Sound Challenge: And the Easter Egg goes to …

Sound Challenge: And the Easter Egg goes to …

Before Easter we planned to do a correctness benchmark for Audio Migration QA, specifically targeting the new tool xcorrSound waveform-compare, see The migration tool used was FFmpeg (version 0.10). The tools used in the QA were FFprobe, JHove2 (version 2.0.0) and xcorrSound waveform-compare (version 0.1.0). The tool used for the workflow was Taverna, and the workflow is available from myExperiment.

Audio QA Workflow

The challenge in a correctness baseline test set for audio migration quality assurance is that audio migration errors are rare. We thus wanted to create a "simulated annotated data set", where each entry consist of a "test file" with a possible migration error, a "control file" without any error that we can use for comparison, an "annotation" telling us about the test file, and a "similar" attribute = true or false.

In connection with large scale experiments in November 2012 (, we did succeed in finding a migration error using waveform-compare. It turned out that this was caused by a bug in the old version of FFmpeg (0.6-36_git20101002), which we had used. This bug had been fixed in the 0.10 version. The error was a short bit of noise. We of course made a test file testing for this type of error.

We also experienced that different conversions tools added different (not audible) short pieces of silence to the end of the files. The waveform-compare tool reported these as 'not similar', but we decided that these files are similar, and the tool was updated accordingly. We also created test files with short bursts of silence in different places to test this.

We then had 5 different test files based on one original, a snippet of "Danmarks Erhvervsradio" (Danish Business Radio) from a show called "Børs & Valuta med Amagerbanken" from 8th of January 2002 from 8:45 till 9 am. This file is available from

The Challenge

We thought our test data set was meager and decided that we needed a more diverse annotated dataset for the correctness benchmarking. This was accomplished by issuing an internal challenge at the Digital Preservation Technologies Department at SB. The challenge was, given a correct wav file, to introduce a simulated migration error, that our workflow would miss. The given original file was a snippet of a Danish Radio P3 broadcast from October 31st 1995 approximately 8:13 till 8:15 am with the end of a song, then a short bit of talking, and then the beginning of the new song. You can download the file from here and listen to it. The reward was a chocolate Easter egg to anyone who succeeded.

This resulted in 23 new and very different test files. The full simulated annotated dataset used for the correctness benchmarking thus consists of 28 test files and 2 comparison files along with annotations and is available from Github

Experiments and Results

The experiences from the correctness benchmarking showed that the classification of files into similar and not similar is certainly debatable. We decided to reward everyone with a small Easter egg for participating, and we then chose a few remarkable contributions and awarded them bigger Easter eggs 🙂

The first big Easter egg went to the challenge-pmd.wav test file, which has a hidden jpg image in the least significant bits in the wave file. The difference in challenge-pmd.wav and challenge.wav is not audible to the human ear, and is only discovered by the waveform-compare tool if the match threshold is set to at least 0.9999994 (the default is 0.98). We think these files are similar! This means that our tool does not always 'catch' hidden images. For the fun story of how to hide an image in a sound file, see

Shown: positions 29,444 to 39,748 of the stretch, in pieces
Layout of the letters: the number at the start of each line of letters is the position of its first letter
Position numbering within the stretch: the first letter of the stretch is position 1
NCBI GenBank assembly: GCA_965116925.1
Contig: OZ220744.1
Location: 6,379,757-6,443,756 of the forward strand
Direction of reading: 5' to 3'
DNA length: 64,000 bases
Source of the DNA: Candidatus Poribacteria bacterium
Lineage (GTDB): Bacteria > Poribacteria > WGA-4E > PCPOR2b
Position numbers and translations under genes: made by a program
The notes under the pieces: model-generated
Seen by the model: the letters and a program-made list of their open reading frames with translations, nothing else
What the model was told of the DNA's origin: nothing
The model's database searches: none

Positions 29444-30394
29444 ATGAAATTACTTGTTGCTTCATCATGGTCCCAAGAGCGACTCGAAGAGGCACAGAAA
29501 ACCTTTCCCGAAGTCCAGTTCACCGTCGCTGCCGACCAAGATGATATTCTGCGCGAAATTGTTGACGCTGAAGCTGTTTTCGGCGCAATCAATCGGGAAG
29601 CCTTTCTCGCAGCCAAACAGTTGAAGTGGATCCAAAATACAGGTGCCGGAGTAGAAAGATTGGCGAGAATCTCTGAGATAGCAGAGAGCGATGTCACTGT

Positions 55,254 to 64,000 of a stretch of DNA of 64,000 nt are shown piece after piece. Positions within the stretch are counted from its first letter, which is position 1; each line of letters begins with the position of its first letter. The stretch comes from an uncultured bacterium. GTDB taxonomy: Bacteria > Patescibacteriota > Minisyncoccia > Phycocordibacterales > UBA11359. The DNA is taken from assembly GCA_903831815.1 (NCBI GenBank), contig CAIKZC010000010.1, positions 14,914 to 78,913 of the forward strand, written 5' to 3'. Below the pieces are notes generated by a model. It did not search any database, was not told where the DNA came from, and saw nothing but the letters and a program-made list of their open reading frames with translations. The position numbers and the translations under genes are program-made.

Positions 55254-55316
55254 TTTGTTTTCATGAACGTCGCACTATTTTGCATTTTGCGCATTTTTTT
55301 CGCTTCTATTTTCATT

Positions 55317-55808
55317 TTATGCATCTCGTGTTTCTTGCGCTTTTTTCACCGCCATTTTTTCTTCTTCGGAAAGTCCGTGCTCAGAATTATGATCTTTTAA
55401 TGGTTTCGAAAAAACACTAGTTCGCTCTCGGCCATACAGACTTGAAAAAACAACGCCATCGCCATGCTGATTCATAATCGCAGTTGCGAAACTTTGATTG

The second big Easter egg went to challenge-TE-2.wav test file, which was made setting Audacity Compressor 10:1 and amplify -5, which is similar to radio broadcast quality loss. The difference between challenge-TE-2.wav and challenge.wav is audible, but only discoverable with threshold>=0.99. The question is whether to accept these as similar. They certainly are similar, but this test file represents a loss of quality, and if we accept this loss of quality in a migration once, what happens if this file is migrated 50 times? The annotation is similar=true, and this is also our test result with default threshold=0.98, but perhaps the annotation should be false and the default threshold should be 0.99?

And then there is challenge-KFC-3.wav, where one channel is shifted a little less than 0.1 second, the file then cut to original length and both file and stream header updated to correct length. The difference here is certainly audible, and the test file sounds awful. The waveform-compare tool however only compares one channel (default channel 0) and outputs success with offset 0. The correctness benchmark result is thus similar=true, which is wrong. If waveform-compare is set to compare channel 1, it again outputs success, but this time with offset 3959 samples (82 millisecond, as the sample rate is 48kHz). This suggests that the tool should be run on both (all) channels, and the offsets compared. This may be introduced in future versions of the workflows. Unfortunately this entry was late, so no Easter egg was awarded 🙁

A Few Notes

Some settings are also relevant for the checks of 'trivial' properties. We for instance have a slack for the duration. This was introduced as we earlier have experienced that tools insert a short bit of silence to the end of the file in a migration. The default slack used in the benchmark is 10 milliseconds, but this may still be too little slack depending on the migration tool.

The full test results are attached 🙂


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